The BUNGA SAGA LIMA case – “Grain clean” on arrival


Published: 15 April 2005

The Bunga Saga Lima case - [2005] EWHC 244 QBD (Com Ct) - 4 February 2005

The Bunga Saga Lima was time chartered pursuant to a NYPE C/P as amended stipulating inter alia as follows:

Line 21:
“Vessel on her delivery to be ready to receive cargo with clean swept holds and tight, staunch and in every way fitted for the cargo as per clause 29 …”

Clause 46 – Cleaning clause:
“On arrival at the first load port Vessel’s holds to be clean and suitable to load Charterers’ intended cargo to Shipper’s surveyor’s satisfaction.”

Amendment 5: Clause 46:
“Cleaning clause, add at end: It is understood that on delivery or upon arrival 1st loading port vessel to be clean per grain standard up to independent surveyor’s satisfaction.”

Clause 13 – Fixture Note:
“Owners warrant that vessel’s holds on delivery or arrival first load port to be cleaned, swept washed down with freshwater, dried up free from rust leaks, scale, free from salt and free from residue of previous cargo and in every respects ready to load up to the satisfaction of the local surveyor. Should vessel fail to pass hold inspection Owners to arrange cleaning at their time and expense and the vessel to be off-hire from the time of failure until survey passed in all holds and any extra or directly related expenses incurred to be for Owners account.”

When the vessel was delivered, the holds were dirty with coal residues which would have precluded grain from being loaded.

However, the time charterers’ first cargo to be loaded was iron ore, but the coal residues had to be removed before the vessel could load her second cargo, rapeseed in bulk, in consequence of which the vessel was delayed in the second loading and costs were incurred to have the holds cleaned.

Various disputes arose between the owners and the time charterers including inter alia that the time charterers alleged that they could place the vessel off hire while the vessel was cleaned for the second loading and further that they could deduct the cleaning expenses from the hire.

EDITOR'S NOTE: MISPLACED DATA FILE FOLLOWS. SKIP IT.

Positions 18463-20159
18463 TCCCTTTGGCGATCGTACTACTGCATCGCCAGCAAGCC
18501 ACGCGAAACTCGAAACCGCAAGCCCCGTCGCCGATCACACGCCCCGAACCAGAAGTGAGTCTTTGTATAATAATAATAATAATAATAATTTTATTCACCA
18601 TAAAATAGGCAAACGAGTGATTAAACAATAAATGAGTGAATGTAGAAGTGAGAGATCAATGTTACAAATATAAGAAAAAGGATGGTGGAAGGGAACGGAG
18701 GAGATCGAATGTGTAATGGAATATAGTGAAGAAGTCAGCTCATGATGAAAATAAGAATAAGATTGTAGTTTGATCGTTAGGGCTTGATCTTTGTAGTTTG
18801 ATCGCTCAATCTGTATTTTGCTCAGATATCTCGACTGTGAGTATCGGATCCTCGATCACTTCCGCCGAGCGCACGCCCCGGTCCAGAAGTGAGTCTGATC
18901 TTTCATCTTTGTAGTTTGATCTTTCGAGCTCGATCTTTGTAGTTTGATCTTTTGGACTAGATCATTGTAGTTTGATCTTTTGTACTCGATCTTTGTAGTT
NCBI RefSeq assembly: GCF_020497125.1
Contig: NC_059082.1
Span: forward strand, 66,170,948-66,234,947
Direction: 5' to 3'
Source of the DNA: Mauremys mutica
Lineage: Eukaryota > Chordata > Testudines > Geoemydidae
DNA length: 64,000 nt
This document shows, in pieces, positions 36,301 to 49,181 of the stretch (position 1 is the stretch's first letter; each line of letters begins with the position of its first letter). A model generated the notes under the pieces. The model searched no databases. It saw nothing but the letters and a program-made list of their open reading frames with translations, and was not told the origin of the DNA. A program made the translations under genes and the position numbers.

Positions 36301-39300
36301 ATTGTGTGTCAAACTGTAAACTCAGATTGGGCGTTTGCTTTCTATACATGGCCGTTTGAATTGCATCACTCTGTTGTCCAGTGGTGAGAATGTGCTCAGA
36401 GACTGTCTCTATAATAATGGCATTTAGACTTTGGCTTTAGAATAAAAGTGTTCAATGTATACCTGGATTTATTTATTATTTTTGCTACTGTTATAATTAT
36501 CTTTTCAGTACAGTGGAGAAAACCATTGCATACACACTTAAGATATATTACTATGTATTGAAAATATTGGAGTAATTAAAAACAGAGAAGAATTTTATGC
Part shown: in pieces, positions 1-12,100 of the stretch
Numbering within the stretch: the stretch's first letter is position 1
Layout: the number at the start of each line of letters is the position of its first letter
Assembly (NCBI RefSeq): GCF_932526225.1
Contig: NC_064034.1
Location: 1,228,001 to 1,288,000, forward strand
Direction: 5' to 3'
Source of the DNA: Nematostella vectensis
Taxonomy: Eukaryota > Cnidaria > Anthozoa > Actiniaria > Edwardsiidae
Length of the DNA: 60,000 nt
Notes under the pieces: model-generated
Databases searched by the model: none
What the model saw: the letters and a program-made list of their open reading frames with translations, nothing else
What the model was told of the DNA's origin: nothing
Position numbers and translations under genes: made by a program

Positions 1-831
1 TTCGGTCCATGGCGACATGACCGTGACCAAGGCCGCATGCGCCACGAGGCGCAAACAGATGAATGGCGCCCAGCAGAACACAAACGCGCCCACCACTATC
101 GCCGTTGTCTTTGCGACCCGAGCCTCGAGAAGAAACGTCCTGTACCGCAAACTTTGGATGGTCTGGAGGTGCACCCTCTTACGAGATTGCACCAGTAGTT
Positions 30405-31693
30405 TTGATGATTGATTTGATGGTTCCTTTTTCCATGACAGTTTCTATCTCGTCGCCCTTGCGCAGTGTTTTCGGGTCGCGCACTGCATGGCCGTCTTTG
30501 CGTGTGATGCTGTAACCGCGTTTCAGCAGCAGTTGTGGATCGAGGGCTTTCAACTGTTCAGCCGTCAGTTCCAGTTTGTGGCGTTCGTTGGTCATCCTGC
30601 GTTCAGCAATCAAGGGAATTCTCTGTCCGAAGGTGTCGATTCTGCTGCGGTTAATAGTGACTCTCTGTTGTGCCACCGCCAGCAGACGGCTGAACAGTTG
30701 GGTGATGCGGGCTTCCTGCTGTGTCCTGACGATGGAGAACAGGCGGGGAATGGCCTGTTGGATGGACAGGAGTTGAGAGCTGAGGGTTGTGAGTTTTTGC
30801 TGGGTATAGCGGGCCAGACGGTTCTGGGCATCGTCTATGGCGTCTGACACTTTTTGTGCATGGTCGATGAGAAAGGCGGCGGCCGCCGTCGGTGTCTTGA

The arbitrators found that at the time of delivery both the time charterers and the owners knew that the holds were dirty and did not comply with the “grain clean” requirement.

The charterers’ claims were rejected by the arbitrators who in effect did decide that when the charterers had not insisted on cleaning being performed at the first load port (even though iron ore could be loaded without any cleaning), the time charterers had lost the right to claim for the loss of time and expense at the second load port. 

The charterers sought leave to appeal and it was held by the court that the charterers’ submission that the arbitrators’ conclusion on the construction of the C/P was “obviously wrong” would be rejected. Actually, the court confirmed that the arbitrators were correct in their conclusion. The only entitlement to place the vessel off-hire provided by the Fixture Note, clause 13, was to do so in the event that the holds were not clean upon delivery or arrival at the first load port. No other right was provided to the charterers to place the vessel off-hire at a subsequent load port, and even if the vessel’s holds were not clean upon arrival at the second load port (as in the present matter) there was no default on the part of the owners, like neither of the other off-hire clauses of the C/P were applicable. The allocation of responsibility for presenting the vessel with clean holds was fairly and squarely addressed by the Fixture Note, clause 13, as was the entitlement to place the vessel off-hire.

It is thus recommended that when a vessel is time chartered pursuant to terms similar to the Fixture Note, clause 13, in the Bunga Saga Lima, the time charterers should always require the vessel to be “grain clean” upon arrival/delivery at the first load port even if the actual cargo to be loaded at the first load port should not require such cleaning; alternatively the time charterers should expressly reserve their rights to the owners and most importantly obtain the owners’ agreement hereto.